4-77. Radiation pattern of a doublet. The doublet is the simplest form of a
practical antenna. Its radiation pattern can be plotted in the same way as the
radiation pattern of the flashlight shown in figure 4-13. Figure 4-15
illustrates the development of vertical and horizontal patterns for a doublet.
This is not a picture of the radiation, but three-dimensional views of the
pattern itself that the radiation makes. In three views (views B, C, and D),
the pattern resembles a doughnut. From the dimensions in these views, two
types of polar-coordinate patterns can be drawn: horizontal and vertical. The
horizontal pattern shown in view A is derived from the solid pattern shown in
view C by slicing it horizontally. This produces view B, which is converted to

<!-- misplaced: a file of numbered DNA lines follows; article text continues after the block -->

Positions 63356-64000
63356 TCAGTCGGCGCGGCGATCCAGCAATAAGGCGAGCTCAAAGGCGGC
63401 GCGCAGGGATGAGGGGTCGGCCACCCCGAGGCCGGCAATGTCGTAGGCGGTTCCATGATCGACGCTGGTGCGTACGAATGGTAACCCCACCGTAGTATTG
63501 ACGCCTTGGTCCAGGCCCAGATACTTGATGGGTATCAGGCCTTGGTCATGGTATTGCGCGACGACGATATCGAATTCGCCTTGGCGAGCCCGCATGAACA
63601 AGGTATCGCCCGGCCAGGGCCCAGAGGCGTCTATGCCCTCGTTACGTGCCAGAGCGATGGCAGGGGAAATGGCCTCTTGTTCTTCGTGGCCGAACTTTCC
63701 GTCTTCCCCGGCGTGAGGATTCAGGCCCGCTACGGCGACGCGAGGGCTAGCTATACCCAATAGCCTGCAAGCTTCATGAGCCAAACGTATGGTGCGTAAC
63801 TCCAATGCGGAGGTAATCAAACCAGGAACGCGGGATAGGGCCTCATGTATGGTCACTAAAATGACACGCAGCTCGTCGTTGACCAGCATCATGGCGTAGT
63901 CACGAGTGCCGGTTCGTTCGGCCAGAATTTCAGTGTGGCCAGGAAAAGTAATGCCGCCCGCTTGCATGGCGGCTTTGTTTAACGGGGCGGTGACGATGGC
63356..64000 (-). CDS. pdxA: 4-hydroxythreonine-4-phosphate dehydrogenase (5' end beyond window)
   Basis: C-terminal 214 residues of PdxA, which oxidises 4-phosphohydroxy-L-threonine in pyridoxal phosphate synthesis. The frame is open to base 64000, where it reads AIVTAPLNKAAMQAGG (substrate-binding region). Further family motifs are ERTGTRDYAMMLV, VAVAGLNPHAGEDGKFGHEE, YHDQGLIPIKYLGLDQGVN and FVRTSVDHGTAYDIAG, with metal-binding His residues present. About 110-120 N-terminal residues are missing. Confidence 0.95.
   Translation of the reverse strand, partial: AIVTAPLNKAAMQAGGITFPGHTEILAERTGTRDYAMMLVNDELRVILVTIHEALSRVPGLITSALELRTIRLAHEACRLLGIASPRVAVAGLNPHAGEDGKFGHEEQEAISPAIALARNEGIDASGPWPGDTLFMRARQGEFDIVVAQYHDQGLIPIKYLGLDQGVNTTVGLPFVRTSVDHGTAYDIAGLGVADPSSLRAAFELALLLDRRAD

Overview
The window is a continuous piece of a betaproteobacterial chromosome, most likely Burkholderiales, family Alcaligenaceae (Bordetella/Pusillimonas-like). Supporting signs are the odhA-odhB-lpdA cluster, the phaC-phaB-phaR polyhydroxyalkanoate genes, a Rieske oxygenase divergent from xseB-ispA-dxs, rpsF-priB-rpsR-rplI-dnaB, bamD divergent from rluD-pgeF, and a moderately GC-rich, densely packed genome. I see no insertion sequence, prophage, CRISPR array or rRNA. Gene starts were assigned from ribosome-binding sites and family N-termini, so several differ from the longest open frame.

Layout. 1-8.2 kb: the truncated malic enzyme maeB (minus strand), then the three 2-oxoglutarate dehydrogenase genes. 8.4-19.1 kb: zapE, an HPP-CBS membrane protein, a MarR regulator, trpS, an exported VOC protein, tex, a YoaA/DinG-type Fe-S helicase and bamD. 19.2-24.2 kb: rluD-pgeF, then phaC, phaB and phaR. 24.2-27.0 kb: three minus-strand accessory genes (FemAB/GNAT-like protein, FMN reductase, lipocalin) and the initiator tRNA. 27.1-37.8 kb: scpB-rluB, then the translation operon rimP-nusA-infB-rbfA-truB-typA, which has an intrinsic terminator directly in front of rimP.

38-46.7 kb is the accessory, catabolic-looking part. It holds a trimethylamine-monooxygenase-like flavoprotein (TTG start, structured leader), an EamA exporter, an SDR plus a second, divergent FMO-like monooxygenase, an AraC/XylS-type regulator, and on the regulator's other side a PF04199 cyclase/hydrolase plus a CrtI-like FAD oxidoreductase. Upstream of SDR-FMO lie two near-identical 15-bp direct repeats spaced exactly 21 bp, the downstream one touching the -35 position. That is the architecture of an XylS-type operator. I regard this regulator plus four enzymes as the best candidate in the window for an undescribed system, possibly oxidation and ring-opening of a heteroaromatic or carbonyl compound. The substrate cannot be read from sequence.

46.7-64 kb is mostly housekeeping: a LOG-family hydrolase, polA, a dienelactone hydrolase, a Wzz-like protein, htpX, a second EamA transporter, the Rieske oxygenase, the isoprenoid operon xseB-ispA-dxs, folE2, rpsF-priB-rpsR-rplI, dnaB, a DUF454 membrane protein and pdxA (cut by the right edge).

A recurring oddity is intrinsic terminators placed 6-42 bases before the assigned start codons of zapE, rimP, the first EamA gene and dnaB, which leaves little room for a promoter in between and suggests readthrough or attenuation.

the polar coordinates seen in view A. The horizontal pattern illustrates that
the radiation is constant in any direction along the horizontal plane.
Figure 4-15. Development of Vertical and Horizontal Pattern
4-78. A vertical pattern shown in figure 4-15, view E is depicted from the
drawing of the vertical plane (view D) of the radiation pattern shown in view
C. The radiation pattern in view C is sliced in half along a vertical plane
through the antenna. This produces the vertical plane pattern shown in view
D. Note how the vertical plane in view D of the radiation pattern differs from
the horizontal plane in view B. The vertical pattern in view E exhibits two
lobes and two nulls. The difference between the two patterns is caused by two
facts: (1) no radiation is emitted from the ends of the doublet; and
(2) maximum radiation comes from the doublet in a direction perpendicular
to the antenna axis. This type of radiation pattern is both nondirectional (in a
horizontal plane) and directional (in a vertical plane).